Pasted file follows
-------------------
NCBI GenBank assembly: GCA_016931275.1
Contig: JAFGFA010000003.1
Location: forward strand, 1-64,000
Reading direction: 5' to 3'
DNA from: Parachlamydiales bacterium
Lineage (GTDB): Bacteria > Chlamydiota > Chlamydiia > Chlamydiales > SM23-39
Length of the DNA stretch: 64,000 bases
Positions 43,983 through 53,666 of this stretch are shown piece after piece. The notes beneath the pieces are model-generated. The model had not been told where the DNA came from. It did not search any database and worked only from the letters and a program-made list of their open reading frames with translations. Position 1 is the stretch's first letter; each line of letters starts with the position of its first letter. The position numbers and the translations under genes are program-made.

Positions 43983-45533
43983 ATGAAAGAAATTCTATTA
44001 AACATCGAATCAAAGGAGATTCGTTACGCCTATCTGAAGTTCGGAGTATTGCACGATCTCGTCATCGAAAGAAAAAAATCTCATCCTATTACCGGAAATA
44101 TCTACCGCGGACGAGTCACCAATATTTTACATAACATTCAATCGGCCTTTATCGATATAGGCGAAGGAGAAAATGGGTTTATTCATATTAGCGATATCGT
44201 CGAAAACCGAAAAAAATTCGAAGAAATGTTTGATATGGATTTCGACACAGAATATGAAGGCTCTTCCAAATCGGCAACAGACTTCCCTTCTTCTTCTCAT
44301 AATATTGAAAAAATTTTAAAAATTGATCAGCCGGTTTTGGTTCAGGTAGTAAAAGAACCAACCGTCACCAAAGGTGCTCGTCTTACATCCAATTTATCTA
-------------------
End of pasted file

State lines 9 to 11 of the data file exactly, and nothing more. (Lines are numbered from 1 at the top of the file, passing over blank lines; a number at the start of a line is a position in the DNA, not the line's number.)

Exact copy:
Positions 43983-45533
43983 ATGAAAGAAATTCTATTA
44001 AACATCGAATCAAAGGAGATTCGTTACGCCTATCTGAAGTTCGGAGTATTGCACGATCTCGTCATCGAAAGAAAAAAATCTCATCCTATTACCGGAAATA